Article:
Greater Damariscotta, Maine, has been attracting bird photographers for years. Damariscotta Mills came to the attention of photographers when they restored the fish ladder on the Damariscotta River. The ladder was originally built in 1807 when mills blocked the fish's trip up the river. in 2007 a group took to restoring the ladder which allowed the fish to run again. The fish attracted osprey and eagles. The birds attracted photographers.
When the alewife start running, all sorts of birds and others come to feed on them. I got a couple days up that way last week. The action seemed to be better just to the east in along the Saint George River in Warren, Maine. There were a number of osprey coming and going, the most spotted at one time was six. There was also a pair of adult bald eagles and two immature bald eagles in the area as well as a large supporting cast of cormorants and gulls.
The attraction for the wildlife is the alewife run. Alewife are marine fish that swim up rivers to breed in fresh water. They can grow to about 16", but average about 10". They swim upstream in large schools, with many millions of fish heading up the rivers in greater Damariscotta every year. Alewife apparently don't appeal to humans. There are a few shops in the area advertising smoked alewife, but most of the fish caught become bait in lobster traps.
There were several flocks of herring and ring-billed gulls ranging in size from about 20 to over 50. They moved around on the river mixing then splitting up, making it hard to count. And, every time an eagle went over, the gulls would all take flight and squawk. They seemed to do their fishing around the lowest point of the tide. When a gull managed to catch or scavenge a fish, it would be mobbed by several others attempting to steal it.
Double-crested cormorants travel in gulps, following the schools of fish.
Even a snapping turtle turned up.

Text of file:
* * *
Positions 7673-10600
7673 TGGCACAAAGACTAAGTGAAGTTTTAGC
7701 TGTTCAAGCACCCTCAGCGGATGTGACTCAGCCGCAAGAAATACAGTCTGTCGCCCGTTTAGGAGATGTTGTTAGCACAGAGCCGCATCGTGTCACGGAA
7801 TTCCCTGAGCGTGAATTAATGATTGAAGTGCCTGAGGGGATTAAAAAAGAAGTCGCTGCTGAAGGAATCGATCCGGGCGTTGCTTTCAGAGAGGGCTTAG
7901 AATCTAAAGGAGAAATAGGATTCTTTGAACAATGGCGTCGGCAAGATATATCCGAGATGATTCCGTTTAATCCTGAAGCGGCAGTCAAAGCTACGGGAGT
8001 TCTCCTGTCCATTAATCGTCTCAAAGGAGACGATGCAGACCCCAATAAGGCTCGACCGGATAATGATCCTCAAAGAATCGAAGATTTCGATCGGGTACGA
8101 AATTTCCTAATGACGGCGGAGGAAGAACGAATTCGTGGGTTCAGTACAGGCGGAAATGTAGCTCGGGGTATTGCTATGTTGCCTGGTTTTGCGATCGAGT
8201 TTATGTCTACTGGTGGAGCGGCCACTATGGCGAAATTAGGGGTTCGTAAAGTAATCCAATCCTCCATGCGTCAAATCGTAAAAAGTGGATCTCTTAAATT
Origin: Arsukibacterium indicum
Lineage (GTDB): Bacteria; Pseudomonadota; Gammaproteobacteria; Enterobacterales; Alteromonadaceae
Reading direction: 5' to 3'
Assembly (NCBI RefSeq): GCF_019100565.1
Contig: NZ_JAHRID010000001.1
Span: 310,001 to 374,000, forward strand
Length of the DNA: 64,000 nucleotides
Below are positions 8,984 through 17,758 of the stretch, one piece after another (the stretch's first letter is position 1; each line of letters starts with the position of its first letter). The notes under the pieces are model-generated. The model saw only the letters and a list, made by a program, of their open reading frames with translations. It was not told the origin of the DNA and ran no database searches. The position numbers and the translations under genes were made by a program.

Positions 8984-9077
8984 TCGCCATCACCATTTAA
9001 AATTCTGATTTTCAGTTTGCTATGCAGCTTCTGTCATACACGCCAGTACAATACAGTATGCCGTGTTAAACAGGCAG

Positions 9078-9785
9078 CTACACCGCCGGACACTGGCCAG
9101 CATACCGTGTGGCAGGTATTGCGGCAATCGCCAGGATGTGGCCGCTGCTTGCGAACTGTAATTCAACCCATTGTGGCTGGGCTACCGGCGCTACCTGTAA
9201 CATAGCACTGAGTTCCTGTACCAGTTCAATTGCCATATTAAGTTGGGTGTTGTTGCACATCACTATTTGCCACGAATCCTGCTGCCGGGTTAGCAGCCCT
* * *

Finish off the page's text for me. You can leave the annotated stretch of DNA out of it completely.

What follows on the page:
A broad-winged hawk came by to check out the scene. The guides say broad-wings will eat fish, but this one just circled overhead briefly before moving on.
A pair of adult eagles and two immature eagles were in the area, visiting the pool I was watching several times each day. Eagles will take gulls occasionally, so the gulls all take flight when one appears. If the eagle lands, the gulls will return to the water.
This immature eagle was my hero, he couldn't go by the gulls without swooping them.
The main attraction was the osprey. They fish at mid tide. The water has to be deep enough for them to dive into - they can go a couple feet down, but it seems they like the water shallow enough to keep the fish near the surface. Osprey glide in a slow circle over the water until they see an opportunity to grab a fish - or two - then dive.
The traffic over the pool I was watching got heavy at times, here's a pair of osprey hunting.
Osprey can pull up and 'hover' more or less in one place while they watch the action below.
The best part of watching them is the dive and climbing back out of the water. Unlike eagles which grab fish from very near the surface, osprey dive much deeper, sometime submerging the entire bird. They make a slash when they hit!
Climbing back out of the water makes for some great pics.
Sometimes they come up with a fish or two, sometimes not.
After a dive, osprey shake like a wet dog to get rid of the water.
After a successful dive, they'll often circle back over the pool to allow photographers one last chance for a photo.
The trip to see the fish ladder and osprey is worth it. The alewife start running in early May and go into June. The Damariscotta Mills Fish Ladder is open to the public. They harvest fish a couple times a day and are very used to visitors stopping by to watch. You can usually see osprey and eagles from the road by the fish ladder. Last time I was there, a pair of seals came upstream for a snack.
If the action is slow, head for Warren, just to the east. They have two parks along the river that offer great views of the osprey, et al.